“People are not disturbed by things, but by the view they take of them”
Epictetus (AD 55 – 135) was a Greek Stoic philosopher. He was born a slave in present day Turkey and lived in Rome until his banishment, when he went to Greece for the rest of his life. His teachings were written down and published by his pupil Arrian in his Discourses and Enchiridion.
This is the passage I’m reading carefully at the moment:
“If I belittle those whom I am called to serve, talk of their weak points in contrast perhaps with what I think of as my strong points; if I adopt a superior attitude, forgetting “Who made thee to differ? and what hast thou that thou hast not received?” then I know nothing of Calvary love.”
An acoustic recording of Martin Smith singing his song Jesus Only You. He writes ‘This moment felt significant, the words of ‘Jesus Only You’ catching the breeze over the City of London.’ He says he was particularly struck by the line ‘You will always have my heart’.
Do you remember the story in the life of Jesus about a young Jewish ruler, wealthy, determined and obviously driven to pursue matters of personal spirituality? He humbled himself enough to ask a question of this renegade Rabbi.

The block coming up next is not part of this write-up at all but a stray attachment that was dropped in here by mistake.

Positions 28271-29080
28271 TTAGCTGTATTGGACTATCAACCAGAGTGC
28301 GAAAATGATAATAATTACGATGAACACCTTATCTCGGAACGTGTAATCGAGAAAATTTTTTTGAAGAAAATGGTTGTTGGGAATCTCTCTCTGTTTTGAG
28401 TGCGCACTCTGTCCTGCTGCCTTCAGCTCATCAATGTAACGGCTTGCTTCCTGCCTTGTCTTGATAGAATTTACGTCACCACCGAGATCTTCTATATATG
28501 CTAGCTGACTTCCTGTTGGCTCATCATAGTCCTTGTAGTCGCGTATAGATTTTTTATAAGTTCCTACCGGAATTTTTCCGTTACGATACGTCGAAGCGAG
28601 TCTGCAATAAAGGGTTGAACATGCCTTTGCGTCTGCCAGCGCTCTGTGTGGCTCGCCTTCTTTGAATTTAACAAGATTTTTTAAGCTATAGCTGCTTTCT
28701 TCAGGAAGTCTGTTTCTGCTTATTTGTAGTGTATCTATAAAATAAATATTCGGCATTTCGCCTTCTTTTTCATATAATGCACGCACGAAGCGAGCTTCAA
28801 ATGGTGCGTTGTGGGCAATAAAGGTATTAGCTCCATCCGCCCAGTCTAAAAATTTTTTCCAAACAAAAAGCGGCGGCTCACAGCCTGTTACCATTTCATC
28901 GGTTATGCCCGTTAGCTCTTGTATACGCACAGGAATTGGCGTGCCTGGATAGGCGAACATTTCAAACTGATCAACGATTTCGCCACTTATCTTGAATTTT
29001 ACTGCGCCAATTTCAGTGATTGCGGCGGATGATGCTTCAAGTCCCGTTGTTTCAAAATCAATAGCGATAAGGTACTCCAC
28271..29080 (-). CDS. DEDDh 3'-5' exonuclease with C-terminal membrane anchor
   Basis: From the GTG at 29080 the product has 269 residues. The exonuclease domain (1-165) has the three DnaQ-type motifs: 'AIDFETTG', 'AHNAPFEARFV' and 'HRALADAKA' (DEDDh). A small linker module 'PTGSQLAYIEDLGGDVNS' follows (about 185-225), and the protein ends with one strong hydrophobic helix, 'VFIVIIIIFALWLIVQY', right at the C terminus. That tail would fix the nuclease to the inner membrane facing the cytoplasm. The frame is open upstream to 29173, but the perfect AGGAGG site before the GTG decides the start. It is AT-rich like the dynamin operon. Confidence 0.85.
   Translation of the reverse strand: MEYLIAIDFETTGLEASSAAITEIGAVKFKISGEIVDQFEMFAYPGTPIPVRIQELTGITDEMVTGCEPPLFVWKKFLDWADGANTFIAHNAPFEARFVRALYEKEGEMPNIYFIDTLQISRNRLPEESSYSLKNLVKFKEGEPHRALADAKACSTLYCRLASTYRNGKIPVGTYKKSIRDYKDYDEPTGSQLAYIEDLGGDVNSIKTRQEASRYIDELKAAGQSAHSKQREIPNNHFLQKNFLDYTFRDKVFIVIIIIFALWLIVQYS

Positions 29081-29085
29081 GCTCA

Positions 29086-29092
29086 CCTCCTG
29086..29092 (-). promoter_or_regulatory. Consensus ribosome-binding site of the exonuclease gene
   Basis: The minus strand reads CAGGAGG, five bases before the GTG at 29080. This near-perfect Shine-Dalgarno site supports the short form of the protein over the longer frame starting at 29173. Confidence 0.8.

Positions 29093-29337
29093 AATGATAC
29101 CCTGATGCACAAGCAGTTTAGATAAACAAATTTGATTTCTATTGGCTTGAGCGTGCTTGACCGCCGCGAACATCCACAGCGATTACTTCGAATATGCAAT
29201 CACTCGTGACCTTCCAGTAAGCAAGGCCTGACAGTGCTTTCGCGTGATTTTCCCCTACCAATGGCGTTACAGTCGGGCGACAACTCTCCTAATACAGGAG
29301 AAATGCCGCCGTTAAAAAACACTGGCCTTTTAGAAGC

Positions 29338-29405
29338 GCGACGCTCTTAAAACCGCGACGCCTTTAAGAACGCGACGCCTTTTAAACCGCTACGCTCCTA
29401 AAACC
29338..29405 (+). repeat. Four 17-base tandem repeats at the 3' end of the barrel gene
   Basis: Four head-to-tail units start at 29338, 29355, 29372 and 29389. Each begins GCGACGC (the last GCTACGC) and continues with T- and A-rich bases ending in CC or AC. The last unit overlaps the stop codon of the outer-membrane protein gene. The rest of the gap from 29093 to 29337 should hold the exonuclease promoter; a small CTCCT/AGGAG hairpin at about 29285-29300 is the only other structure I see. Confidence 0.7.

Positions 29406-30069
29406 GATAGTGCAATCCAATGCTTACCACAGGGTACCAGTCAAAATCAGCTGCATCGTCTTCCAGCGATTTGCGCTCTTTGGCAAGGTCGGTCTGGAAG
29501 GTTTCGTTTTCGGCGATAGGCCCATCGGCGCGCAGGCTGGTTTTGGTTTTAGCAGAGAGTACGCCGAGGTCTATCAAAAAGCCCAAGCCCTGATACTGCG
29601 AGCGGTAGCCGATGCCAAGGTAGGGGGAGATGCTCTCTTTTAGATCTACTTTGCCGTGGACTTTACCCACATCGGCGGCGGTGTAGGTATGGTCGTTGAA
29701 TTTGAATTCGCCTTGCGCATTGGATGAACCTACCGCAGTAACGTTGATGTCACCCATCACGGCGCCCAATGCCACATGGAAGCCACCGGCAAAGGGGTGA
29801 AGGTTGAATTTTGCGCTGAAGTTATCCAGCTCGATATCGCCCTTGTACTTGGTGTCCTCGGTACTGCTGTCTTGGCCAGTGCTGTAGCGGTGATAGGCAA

“Good Teacher, what must I do to inherit eternal life?”
What an opening for any evangelist or well-meaning Christian concerned for the eternal destiny of their target audience. Isn’t this the question of questions?
Look at what Jesus did not give this young man, even though the text goes out of its way to explicitly tell the reader that Jesus loved him. There is no sinner’s prayer, no tract, no formula, no invitation. In fact, initially it seems that Jesus completely ignores his question and asks his own.
“Why do you call me good? There is only One who is good and that is God!”
Certainly Jesus is not trying to say, “I am not good.” He asks the question as an invitation into deeper relationship, to challenge the young man to think beyond performance to something deeper. Effectively Jesus is asking,
“Little brother, do you see good in me? Is that why you addressed me as good teacher? Because if you do, then you are acknowledging that God is in me for there is only One who is the originator of all good and that is God.”
Anywhere you find good in this world you are witnessing the active expression of the activity of God and human participation in the life of God.
Here’s a line from a song we’ve been singing at Explore.
The full words are:
How great the chasm that lay between us
How high the mountain I could not climb
In desperation, I turned to heaven
And spoke Your name into the night
Then through the darkness, Your loving-kindness
Tore through the shadows of my soul
The work is ﬁnished, the end is written
Jesus Christ, my living hope
Be imitators of God in everything you do, for then you will represent your Father as his beloved sons and daughters. And continue to walk surrendered to the extravagant love of Christ, for he surrendered his life as a sacrifice for us. His great love for us was pleasing to God, like an aroma of adoration—a sweet healing fragrance.